Same Ends, Different Means

The commonalities between Cho and Yang’s articles lie in their opening paragraphs, as the two authors personally recount their experiences with xenophobia both before and during the pandemic. Yang mentions his various run-ins with racial slurs, and Cho recalls the countless times that his Indian American co-star, Kal Penn, would be pulled aside by TSA agents for supposedly random security checks. Both of these introductions recognize that prejudice against Asian Americans has never been out of sight, but emphasize that the racialization of COVID-19 has seen “[people] look up and see someone who is different from them, whom they wrongly associate with the upheaval of their way of life,” as Yang describes.

Acknowledging and denouncing this new wave of racist aggression marks both the beginning and the end of Cho and Yang’s agreement. The problem of being viewed as an outsider is the core focus of each article, but their later paragraphs see a notable deviation in philosophy when it comes to a solution.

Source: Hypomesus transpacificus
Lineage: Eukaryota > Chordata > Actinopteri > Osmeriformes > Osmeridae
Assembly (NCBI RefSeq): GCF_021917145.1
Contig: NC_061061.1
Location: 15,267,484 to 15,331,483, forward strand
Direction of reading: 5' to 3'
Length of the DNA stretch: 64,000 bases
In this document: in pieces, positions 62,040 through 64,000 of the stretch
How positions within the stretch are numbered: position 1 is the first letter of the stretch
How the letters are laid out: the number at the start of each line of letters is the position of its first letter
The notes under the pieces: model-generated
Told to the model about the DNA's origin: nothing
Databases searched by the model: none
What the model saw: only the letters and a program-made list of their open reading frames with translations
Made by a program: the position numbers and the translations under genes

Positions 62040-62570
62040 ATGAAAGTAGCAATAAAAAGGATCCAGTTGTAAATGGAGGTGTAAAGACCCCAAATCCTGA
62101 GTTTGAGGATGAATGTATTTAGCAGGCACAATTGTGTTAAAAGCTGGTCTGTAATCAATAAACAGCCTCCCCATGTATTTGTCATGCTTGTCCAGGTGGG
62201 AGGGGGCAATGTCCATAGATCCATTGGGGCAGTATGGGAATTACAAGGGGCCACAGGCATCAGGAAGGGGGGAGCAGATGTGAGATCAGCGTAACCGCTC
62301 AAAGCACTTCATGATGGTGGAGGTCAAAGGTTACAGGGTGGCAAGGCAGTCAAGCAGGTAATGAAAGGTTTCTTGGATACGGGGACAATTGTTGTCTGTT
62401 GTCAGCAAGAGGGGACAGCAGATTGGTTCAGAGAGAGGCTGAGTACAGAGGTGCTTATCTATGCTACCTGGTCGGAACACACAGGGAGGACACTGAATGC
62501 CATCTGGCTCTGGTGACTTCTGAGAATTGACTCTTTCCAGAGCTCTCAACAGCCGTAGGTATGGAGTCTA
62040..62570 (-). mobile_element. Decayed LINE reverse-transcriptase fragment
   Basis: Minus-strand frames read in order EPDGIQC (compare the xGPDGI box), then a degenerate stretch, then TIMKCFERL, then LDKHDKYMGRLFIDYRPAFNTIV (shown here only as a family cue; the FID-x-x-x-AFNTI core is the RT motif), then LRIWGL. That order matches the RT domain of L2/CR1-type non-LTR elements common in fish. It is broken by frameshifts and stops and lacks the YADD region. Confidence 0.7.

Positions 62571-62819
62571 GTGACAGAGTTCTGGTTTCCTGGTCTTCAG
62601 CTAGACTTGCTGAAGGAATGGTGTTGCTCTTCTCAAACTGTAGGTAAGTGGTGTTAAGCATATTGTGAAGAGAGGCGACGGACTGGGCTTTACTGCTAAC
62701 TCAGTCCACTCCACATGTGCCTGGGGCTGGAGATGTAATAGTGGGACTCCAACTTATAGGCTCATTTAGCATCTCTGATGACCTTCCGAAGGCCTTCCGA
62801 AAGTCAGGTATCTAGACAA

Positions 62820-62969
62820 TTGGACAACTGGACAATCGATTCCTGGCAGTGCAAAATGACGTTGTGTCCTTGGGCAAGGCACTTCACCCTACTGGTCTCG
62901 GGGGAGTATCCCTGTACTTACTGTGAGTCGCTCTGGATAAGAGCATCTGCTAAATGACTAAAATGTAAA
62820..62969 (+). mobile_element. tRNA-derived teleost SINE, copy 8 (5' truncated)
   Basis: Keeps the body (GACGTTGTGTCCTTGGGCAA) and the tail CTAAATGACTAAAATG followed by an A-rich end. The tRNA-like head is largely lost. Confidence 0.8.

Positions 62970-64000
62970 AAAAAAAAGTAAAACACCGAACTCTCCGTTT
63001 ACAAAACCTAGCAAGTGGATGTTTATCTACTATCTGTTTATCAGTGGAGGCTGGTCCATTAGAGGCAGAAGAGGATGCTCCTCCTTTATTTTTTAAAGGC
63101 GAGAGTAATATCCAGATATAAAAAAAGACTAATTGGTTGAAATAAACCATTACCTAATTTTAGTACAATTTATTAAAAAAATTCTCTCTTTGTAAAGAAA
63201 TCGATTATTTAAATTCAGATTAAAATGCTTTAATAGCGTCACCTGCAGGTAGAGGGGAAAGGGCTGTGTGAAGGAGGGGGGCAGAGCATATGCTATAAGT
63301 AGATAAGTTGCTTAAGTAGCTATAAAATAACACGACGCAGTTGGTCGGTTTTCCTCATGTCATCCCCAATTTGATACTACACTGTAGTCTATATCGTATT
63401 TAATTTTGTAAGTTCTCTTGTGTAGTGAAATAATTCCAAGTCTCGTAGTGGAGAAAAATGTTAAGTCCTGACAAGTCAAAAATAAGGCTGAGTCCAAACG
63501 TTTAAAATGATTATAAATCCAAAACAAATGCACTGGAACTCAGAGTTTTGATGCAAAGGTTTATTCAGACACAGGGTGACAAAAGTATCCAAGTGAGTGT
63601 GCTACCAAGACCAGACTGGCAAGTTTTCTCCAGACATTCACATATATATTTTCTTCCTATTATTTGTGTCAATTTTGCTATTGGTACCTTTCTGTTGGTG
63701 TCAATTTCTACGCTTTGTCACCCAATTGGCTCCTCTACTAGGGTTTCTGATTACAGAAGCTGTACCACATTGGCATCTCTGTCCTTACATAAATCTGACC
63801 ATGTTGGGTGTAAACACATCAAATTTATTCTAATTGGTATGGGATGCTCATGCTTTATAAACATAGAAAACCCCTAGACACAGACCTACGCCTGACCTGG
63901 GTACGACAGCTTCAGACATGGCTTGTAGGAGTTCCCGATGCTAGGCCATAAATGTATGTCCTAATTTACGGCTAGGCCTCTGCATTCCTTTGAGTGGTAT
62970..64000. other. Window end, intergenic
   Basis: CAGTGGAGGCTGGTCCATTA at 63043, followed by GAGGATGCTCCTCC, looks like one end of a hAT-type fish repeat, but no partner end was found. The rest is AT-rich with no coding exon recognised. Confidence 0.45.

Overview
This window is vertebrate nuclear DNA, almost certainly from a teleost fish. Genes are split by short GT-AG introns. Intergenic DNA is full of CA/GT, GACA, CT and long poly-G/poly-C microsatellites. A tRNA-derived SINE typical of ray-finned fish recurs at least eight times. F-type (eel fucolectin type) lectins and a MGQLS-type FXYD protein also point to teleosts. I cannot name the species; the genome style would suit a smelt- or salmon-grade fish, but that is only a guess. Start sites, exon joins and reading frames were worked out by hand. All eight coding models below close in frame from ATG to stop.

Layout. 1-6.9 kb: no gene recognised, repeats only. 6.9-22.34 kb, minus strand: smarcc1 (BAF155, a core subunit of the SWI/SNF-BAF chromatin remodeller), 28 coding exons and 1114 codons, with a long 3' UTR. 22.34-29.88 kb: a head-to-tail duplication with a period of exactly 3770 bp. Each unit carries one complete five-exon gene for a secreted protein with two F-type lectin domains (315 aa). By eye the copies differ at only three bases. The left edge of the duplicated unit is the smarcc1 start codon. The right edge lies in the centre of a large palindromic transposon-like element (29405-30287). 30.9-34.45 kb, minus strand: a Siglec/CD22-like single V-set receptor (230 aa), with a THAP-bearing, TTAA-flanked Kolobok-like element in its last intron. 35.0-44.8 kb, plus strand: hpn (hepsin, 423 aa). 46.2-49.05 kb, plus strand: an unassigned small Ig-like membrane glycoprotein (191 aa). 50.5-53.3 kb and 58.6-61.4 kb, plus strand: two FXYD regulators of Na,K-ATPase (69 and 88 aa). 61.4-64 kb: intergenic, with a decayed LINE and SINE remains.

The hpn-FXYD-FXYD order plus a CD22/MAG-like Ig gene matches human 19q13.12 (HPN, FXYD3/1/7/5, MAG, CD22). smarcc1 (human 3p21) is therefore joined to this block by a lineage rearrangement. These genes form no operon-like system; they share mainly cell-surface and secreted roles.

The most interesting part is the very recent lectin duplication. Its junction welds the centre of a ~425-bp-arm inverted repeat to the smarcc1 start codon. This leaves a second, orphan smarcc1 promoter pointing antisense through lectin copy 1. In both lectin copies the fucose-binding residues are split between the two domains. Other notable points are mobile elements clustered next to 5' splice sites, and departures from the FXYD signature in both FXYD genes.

“I obviously think that being racist is not a good thing. But saying ‘Don’t be racist toward Asians’ won’t work,” states Yang. If advocating against bigotry has proven futile in changing the minds of racists, as Yang suggests, then the best course of action is to demonstrate what he refers to as “American-ness.”

After referencing a UCLA basketball player who often wore her jersey in public to quell xenophobic behavior, Yang concludes that Asian Americans can overcome racist perceptions by wearing red, white and blue, making donations and volunteering — thus proving that Asian Americans are “part of the cure.” For Yang, these actions “…should show without a shadow of a doubt that we are Americans who will do our part for our country in this time of need.”